Linked by Thom Holwerda on Wed 24th Jun 2009 12:24 UTC, submitted by ralsina
OSNews, Generic OSes There are a lot of people who believe that program and application management is currently as good as it gets. Because the three major platforms - Windows, Linux, Mac OS X - all have quite differing methods of application management, advocates of these platforms are generally unwilling to admit that their methods might be flawed, leading to this weird situation where over the past, say, 20 years, we've barely seen any progress in this area. And here we are, with yet another article submitted to our backend about how, supposedly, Linux' repository method sucks or rules.
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RE[5]: Stupid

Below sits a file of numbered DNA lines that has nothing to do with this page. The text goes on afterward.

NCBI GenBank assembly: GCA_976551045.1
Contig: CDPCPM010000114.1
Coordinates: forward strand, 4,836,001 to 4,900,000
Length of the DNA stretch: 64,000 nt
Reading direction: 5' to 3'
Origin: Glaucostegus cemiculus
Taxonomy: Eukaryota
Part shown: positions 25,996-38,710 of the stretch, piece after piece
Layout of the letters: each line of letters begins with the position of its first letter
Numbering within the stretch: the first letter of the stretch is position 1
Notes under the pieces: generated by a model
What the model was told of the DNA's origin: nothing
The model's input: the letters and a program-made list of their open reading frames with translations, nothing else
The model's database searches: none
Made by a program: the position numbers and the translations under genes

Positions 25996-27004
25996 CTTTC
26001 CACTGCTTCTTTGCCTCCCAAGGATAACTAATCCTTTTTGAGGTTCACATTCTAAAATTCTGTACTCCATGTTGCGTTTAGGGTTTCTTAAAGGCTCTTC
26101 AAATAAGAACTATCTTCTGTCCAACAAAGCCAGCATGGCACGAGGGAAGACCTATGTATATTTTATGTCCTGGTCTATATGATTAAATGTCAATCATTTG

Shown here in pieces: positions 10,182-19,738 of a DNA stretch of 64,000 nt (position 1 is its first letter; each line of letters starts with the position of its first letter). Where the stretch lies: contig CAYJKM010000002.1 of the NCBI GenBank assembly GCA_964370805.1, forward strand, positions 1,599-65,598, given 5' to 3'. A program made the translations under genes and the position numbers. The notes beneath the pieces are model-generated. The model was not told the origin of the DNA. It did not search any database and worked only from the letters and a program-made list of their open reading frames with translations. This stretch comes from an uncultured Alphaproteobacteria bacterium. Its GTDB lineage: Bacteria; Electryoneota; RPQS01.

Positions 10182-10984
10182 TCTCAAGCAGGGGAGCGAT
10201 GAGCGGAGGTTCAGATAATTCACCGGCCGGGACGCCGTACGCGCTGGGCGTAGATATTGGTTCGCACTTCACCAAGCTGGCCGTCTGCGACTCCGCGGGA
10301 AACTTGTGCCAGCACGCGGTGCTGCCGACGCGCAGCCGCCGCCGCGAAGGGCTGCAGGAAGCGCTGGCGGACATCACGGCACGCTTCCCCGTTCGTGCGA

by giddie on Sat 27th Jun 2009 13:07 UTC in reply to "RE[4]: Stupid"
giddie
Member since:
2008-04-29

You missed my point. Who determines what compile time options are enabled when packages are created?


Oh come on -- I accept that there are plenty of technical difficulties to overcome before a really nice system can emerge, but this really isn't one of them.

There's a reason all the large cross-platform toolkits like Qt and GTK+ ensure binary compatibility. These large libraries really won't give you any difficulty across distributions. If you're talking about the sort of utility libraries that give you the option to exclude certain features at compile-time, that's a different story. For those libraries, you'd obviously be looking to bundle a copy of the library with the application.

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